Between flat parties and weekends spent day-drinking, I only ventured to a nightclub on a couple of occasions. The first two I went to were both situated in Place Stanislas, Nancy’s main square. Les Caves is a classic underground club, playing the usual dance/chart music and packed with people. L’Arq is an upstairs club playing a similar type of music but with a much more open atmosphere. Another club we went to was the Electric Sheep, playing a very good selection of pop-rock and early 2000’s music.
There are a number of sights to see around the town that are open all year long. The aquarium on the south side of Parc de Pepiniere is free on the first Sunday of the month, and although it is quite small, it still offers a decent day out. The shopping centre in the centre of Nancy offers loads of designer shopping options for a rainy day, as does the main high street.
Parc de Pepiniere has a resident zoo in its centre that comes to life as the spring and summer months approach. The park then comes to life with cafes and restaurants, making it a perfect day out in the sun.
Throughout April the square of Place Carnot comes to life with a travelling fairground. This fair has got to be one of the largest I have ever seen, only second to the Winter Wonderland in Hyde Park, London . The buzzing atmosphere and incredibly cheap food made this fair a definite highlight of my time in Nancy.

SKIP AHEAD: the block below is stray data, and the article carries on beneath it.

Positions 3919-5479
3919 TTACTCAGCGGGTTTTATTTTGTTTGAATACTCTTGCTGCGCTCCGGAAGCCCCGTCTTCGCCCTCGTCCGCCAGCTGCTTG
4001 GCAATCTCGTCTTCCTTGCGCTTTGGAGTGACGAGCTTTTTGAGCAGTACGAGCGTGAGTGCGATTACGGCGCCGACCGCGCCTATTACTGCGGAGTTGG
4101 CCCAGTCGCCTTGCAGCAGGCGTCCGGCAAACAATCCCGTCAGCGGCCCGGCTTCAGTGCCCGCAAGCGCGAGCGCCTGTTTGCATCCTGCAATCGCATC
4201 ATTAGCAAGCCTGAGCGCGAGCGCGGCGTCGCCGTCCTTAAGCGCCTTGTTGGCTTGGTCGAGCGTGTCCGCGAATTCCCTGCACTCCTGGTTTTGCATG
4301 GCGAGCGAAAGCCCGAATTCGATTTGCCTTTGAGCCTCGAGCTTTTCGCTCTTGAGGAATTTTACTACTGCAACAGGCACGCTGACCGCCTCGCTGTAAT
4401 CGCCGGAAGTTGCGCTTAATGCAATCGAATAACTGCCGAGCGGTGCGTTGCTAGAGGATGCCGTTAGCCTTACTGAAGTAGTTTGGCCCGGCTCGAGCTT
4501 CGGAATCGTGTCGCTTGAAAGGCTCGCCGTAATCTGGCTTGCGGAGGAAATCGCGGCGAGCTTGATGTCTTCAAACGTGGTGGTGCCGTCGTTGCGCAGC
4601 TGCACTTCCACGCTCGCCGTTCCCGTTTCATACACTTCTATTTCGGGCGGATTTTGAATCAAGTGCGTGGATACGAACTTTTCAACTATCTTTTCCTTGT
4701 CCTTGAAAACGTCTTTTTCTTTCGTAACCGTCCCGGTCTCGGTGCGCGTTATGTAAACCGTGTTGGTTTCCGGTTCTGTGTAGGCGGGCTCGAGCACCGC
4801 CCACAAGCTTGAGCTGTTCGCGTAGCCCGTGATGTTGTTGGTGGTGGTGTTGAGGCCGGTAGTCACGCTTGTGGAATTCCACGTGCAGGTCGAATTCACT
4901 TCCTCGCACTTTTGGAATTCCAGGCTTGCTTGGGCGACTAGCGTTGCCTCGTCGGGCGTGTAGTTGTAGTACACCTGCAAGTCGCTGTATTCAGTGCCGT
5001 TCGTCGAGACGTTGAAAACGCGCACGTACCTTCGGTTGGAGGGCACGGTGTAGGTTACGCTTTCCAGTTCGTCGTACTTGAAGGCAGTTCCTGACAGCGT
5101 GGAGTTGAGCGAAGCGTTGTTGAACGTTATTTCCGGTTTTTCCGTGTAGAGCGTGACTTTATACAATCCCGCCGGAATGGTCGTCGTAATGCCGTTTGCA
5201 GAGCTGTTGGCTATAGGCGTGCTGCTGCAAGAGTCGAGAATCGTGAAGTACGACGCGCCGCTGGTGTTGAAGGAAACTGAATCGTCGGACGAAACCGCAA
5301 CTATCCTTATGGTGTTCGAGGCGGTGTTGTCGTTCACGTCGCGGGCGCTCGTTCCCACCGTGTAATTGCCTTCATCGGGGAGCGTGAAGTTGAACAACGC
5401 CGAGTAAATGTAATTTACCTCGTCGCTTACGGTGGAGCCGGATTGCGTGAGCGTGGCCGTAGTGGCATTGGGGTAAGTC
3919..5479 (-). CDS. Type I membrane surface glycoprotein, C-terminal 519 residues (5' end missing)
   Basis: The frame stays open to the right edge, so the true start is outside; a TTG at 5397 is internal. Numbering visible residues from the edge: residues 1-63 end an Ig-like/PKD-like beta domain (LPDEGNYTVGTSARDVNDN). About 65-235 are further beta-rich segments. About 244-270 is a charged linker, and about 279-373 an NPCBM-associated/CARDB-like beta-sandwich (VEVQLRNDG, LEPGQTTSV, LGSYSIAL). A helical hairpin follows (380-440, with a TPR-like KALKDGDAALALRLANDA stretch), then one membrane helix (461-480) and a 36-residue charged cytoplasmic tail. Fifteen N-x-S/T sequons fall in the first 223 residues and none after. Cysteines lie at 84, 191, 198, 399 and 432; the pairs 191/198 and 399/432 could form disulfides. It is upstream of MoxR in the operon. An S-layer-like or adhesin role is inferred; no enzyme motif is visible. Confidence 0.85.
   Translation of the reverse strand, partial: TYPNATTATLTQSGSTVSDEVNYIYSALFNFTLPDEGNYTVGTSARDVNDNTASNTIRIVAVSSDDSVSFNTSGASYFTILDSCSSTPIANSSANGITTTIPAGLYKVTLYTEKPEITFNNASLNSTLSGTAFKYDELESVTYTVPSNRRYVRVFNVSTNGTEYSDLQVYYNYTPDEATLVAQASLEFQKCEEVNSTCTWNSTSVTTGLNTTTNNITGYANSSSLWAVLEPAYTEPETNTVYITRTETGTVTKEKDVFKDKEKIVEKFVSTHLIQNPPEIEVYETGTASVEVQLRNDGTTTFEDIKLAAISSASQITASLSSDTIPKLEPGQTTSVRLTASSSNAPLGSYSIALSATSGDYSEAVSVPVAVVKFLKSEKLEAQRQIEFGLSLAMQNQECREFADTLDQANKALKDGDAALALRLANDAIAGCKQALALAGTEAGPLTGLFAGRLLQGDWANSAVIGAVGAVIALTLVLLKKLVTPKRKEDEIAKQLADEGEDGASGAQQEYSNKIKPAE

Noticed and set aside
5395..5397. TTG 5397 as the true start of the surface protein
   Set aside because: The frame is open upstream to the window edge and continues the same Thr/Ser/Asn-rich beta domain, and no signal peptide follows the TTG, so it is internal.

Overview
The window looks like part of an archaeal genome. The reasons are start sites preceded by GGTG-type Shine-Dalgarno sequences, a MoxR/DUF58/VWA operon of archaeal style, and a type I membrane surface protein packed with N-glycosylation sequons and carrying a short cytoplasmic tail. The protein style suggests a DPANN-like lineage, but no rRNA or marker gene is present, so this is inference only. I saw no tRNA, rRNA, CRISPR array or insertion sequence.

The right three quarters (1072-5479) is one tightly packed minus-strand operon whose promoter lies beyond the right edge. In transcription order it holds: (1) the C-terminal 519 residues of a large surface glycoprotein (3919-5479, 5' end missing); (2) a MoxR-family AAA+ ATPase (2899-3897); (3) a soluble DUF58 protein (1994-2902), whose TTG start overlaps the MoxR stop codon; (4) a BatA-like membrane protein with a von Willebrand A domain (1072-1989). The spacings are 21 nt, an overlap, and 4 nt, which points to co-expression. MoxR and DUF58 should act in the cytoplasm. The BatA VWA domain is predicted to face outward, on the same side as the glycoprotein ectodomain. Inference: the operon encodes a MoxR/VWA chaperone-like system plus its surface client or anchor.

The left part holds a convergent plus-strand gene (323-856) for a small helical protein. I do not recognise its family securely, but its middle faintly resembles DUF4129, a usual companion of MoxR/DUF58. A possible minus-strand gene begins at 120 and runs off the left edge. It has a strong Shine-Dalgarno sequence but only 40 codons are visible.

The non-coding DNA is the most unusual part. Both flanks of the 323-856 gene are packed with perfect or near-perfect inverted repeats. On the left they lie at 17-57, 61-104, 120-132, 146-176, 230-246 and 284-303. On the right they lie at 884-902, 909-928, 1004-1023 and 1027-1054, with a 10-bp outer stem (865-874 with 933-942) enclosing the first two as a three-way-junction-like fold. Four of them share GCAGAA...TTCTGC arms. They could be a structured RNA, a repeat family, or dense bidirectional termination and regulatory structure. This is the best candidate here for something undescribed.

The four months I lived here provided me with plenty of experience to pass on. This came from both victories and losses throughout my time here. Here are some mistakes I made, so that you don’t do the same.
When it comes to getting around, Nancy’s public transport is ideal for a backpacker or student. Buses run regularly all over the city reliably and on time. For the bus or the tram, you are required to purchase a ticket or multi-use pass. This you can then stamp once you get on the vehicle. The pass is valid for the next hour, after which you must re-stamp it.
Ticket inspectors are either in plain clothes or will be waiting to ambush you upon leaving the vehicle. A handy trick is to have your ticket in your hand and be near a ticket stamper, but only stamp it if you see something suspicious. If you time your journey and plan ahead you can complete an entire, multi-stop shopping trip on one pass by waiting to stamp your ticket.
There are a number of organised events that take place around the universities and with the Erasmus group themselves, however these are not very well organised and require digging around to find. Every Tuesday at Pub MacCarthy there is the Café du Lingue social evening, with Erasmus students from all over the globe come to meet new people and drink.
Around February time there are student elections, which consist of a weeklong party and drinking session. Each University in the area will have special events and socials for you to attend. At these you can get free items such as cups and keyrings and then vote on a new elective. The week ends with a €1 beer night, where you will be able to buy 7+% beers for, you guessed it, €1! This quickly turns messy and is a fantastic night out.
My four months in Nancy are the most unforgettable part of my time at university. I seriously cannot stress enough how important it is that you choose to do Erasmus for yourself. If you love a quaint yet lively town, fancy some cheap wine and beer, and want to meet fantastic and friendly people then Nancy should definitely be on your list! I hope you have found this Erasmus guide to Nancy useful and full of information. If you have any questions, please feel free to contact me and I will get back to you ASAP.